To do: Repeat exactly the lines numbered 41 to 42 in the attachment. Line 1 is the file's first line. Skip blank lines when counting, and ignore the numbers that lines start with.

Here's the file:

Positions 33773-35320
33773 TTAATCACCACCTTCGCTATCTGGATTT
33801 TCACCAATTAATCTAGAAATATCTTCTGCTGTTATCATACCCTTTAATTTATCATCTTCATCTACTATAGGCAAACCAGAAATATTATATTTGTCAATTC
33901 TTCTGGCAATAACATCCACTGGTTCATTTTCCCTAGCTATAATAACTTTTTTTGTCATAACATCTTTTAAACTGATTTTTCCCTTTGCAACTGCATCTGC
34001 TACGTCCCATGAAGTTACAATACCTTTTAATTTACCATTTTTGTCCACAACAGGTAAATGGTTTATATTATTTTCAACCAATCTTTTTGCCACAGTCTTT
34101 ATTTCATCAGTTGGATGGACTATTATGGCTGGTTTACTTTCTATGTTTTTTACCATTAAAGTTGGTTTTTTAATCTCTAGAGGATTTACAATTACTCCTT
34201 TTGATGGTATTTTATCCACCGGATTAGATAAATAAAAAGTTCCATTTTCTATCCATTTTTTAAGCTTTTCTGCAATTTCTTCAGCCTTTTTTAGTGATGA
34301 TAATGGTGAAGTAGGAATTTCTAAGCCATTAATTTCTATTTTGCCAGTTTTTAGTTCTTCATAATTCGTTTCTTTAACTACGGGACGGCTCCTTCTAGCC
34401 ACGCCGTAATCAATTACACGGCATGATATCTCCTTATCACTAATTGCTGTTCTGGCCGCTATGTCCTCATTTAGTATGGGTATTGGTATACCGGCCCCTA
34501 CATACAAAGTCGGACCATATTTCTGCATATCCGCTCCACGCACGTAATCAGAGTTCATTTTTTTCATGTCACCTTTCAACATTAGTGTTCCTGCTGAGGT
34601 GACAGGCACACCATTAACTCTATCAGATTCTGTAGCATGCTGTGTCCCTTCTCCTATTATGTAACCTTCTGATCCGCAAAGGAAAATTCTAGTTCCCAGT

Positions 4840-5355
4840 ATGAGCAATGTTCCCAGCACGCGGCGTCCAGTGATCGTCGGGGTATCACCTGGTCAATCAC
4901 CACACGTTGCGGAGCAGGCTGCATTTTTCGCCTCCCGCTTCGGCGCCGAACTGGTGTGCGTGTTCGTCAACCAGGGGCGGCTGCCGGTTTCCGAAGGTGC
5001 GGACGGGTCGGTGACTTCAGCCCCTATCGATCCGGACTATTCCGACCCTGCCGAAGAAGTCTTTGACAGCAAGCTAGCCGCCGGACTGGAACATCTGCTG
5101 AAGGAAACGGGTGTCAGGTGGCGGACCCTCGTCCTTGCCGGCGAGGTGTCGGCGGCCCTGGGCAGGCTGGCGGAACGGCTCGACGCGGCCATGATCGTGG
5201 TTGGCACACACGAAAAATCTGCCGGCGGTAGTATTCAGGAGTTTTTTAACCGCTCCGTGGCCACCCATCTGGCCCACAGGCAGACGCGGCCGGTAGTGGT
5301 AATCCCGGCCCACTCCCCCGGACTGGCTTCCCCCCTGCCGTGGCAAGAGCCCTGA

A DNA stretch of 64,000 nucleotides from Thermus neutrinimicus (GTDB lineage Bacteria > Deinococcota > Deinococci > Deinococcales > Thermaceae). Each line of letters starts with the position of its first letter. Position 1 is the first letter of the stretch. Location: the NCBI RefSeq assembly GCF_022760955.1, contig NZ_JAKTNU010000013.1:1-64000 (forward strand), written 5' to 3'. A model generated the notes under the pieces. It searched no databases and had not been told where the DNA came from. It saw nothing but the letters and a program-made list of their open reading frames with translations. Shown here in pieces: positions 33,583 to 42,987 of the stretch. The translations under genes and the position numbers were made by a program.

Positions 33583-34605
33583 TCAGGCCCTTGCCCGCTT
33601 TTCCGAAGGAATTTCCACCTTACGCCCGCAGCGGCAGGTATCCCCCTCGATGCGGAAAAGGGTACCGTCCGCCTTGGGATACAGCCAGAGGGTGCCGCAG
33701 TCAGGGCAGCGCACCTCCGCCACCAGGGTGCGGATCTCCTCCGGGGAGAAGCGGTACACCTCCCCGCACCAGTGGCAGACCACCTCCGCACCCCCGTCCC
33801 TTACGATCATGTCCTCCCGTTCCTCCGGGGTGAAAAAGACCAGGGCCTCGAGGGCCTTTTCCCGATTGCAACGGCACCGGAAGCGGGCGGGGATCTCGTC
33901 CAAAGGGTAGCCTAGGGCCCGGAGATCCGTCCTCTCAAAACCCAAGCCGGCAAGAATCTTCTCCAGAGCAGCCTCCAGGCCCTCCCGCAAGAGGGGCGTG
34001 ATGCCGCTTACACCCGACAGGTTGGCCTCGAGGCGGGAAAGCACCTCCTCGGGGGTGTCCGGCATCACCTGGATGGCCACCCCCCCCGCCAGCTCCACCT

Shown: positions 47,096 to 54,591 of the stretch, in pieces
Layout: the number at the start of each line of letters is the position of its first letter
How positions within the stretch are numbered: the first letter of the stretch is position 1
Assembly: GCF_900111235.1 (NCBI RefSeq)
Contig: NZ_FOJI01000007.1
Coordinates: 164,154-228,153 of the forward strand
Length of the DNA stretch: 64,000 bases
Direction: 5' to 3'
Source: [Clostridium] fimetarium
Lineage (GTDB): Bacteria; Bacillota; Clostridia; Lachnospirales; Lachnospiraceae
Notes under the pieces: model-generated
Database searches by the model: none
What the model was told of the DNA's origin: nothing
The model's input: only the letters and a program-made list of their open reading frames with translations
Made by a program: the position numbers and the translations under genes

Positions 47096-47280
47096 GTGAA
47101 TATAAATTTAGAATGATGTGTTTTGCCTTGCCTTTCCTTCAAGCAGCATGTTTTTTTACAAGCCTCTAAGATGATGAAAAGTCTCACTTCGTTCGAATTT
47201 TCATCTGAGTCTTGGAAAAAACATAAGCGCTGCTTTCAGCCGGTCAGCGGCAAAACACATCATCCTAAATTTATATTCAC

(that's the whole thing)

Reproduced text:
Made by a program: the position numbers and the translations under genes

Positions 47096-47280